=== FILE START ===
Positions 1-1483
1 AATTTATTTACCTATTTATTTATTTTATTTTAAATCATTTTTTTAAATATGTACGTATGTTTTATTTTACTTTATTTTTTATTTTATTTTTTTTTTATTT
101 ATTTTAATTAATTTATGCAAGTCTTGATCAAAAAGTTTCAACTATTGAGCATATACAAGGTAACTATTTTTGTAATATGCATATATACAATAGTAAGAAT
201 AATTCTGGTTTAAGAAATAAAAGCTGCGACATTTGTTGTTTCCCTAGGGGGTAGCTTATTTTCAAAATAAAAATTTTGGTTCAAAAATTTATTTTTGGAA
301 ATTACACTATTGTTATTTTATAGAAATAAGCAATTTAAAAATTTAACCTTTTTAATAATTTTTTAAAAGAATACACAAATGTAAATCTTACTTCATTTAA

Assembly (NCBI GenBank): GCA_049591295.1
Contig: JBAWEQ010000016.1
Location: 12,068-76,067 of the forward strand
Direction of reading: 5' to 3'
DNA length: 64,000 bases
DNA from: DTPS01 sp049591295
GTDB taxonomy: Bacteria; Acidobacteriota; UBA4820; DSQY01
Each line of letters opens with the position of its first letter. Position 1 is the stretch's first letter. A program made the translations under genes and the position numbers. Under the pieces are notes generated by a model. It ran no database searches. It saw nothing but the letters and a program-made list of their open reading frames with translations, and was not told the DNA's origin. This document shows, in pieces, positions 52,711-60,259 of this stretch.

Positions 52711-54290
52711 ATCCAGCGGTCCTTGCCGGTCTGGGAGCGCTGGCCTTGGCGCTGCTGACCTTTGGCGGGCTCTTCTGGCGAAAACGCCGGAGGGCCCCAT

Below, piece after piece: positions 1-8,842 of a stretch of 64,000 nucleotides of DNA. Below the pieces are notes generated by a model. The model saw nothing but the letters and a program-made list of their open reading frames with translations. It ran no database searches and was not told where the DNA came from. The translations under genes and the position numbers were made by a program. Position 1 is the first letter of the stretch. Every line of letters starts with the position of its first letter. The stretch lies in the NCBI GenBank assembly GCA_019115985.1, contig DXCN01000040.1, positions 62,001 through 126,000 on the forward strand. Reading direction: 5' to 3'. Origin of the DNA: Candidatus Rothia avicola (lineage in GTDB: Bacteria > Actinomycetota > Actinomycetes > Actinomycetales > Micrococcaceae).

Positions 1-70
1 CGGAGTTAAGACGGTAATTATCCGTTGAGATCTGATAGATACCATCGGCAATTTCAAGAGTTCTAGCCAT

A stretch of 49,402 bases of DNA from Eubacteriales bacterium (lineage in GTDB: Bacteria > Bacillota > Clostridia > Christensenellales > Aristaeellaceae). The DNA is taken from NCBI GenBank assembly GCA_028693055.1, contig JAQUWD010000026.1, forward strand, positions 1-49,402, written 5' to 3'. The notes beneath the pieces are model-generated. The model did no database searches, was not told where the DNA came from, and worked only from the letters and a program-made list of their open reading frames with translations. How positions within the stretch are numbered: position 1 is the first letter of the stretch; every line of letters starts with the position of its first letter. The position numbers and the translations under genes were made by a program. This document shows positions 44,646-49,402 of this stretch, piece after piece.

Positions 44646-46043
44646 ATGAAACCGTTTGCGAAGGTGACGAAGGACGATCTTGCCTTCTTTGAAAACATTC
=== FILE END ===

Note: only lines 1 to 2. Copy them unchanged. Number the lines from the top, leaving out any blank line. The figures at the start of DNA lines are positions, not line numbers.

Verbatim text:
Positions 1-1483
1 AATTTATTTACCTATTTATTTATTTTATTTTAAATCATTTTTTTAAATATGTACGTATGTTTTATTTTACTTTATTTTTTATTTTATTTTTTTTTTATTT